The Cake Is A Lie

Like countless others, I was told to turn off that brain-rotting device and get outside before I ruined my eyes and wits.

If you caught the “cake is a lie” reference, then you will be familiar with the game that sucked me in back in 2007 (wow it has been ten years?). With its unique take on the FPS format and incredible writing, Portal enthralled me for hours at a time and kept me coming back for more. Back then my full-time gig was developing multi-tiered collaborative workflow environments, and it was a stressful experience. Portal was virtual escapism at its finest, and that’s what video games have been for me: just another way to unwind after a day at the office.  However, it seems that for some, the incredibly detailed games of today are no longer a form of entertainment but a way of life.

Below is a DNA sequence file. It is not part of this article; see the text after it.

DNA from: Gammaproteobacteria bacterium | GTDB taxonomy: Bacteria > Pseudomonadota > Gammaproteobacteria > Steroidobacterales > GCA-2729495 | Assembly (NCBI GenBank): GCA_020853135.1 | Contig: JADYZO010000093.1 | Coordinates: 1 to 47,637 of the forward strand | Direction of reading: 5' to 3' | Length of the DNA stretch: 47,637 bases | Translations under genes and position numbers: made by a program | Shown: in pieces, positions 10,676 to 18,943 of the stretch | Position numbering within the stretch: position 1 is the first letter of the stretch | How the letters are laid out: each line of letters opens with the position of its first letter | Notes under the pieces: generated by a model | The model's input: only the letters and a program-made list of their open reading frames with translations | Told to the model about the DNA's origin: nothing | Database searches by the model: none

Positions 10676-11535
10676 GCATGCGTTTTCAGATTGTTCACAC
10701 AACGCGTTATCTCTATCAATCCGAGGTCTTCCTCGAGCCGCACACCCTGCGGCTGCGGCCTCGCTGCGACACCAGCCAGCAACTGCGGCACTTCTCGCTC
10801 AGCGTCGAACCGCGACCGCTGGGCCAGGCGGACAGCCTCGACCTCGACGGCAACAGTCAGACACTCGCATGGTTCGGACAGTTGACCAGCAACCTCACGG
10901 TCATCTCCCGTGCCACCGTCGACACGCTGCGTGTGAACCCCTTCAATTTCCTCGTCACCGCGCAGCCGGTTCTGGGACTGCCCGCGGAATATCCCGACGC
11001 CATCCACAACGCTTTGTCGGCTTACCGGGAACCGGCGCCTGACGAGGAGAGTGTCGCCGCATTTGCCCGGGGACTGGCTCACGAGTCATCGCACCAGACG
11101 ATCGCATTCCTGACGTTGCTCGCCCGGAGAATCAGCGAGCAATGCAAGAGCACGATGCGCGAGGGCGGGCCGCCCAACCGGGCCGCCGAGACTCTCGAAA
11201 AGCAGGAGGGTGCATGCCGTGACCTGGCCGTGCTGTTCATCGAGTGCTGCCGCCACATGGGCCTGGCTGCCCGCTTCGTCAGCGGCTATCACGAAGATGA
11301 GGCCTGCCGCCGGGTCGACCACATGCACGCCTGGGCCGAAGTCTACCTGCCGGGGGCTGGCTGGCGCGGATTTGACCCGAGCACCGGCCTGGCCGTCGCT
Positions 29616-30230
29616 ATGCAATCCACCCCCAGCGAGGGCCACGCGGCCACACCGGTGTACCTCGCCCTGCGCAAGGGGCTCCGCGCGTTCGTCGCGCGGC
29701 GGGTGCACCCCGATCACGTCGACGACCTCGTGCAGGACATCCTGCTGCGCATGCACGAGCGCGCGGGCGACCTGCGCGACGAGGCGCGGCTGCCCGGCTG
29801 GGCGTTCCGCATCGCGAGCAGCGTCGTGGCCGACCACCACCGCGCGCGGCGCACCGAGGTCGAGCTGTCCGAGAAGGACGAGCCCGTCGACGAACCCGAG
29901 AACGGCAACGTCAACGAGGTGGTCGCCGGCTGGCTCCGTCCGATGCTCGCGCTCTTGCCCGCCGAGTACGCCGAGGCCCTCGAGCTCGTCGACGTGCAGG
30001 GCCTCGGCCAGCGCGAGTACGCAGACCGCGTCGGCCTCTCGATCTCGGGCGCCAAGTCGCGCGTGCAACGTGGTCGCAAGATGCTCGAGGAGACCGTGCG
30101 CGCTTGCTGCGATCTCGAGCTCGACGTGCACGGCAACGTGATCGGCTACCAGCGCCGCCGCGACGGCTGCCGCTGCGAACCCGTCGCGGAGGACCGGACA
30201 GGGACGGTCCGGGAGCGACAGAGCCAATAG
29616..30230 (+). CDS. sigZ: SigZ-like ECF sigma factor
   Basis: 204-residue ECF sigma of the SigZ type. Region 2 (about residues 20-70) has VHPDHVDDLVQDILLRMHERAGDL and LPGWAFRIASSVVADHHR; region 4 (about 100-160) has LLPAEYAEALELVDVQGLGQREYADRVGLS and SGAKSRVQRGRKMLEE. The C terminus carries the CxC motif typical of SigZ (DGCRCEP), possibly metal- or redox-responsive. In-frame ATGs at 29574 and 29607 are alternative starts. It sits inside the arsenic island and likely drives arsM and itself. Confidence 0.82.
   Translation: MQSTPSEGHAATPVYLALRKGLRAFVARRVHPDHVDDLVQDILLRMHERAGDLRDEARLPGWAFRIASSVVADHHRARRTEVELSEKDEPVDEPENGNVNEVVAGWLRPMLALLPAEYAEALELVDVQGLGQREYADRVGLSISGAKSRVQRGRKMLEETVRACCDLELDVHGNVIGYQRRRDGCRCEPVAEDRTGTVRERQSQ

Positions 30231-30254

As video games get better and job prospects worse, more young men are dropping out of the job market to spend their time in an alternate reality. 

 

In a world that is quickly becoming a cross between the Matrix and Ready Player One, for many of the unemployed or under-employed, the programmed experiences of the virtual world are becoming more attractive than those of the real world, and they’re opting to stay plugged in.

 

As video games get better and job prospects worse, more young men are dropping out of the job market to spend their time in an alternate reality. Ryan Avent suspects this is the beginning of something big.

The Economist has an excellent article about this, read it here.

 

 

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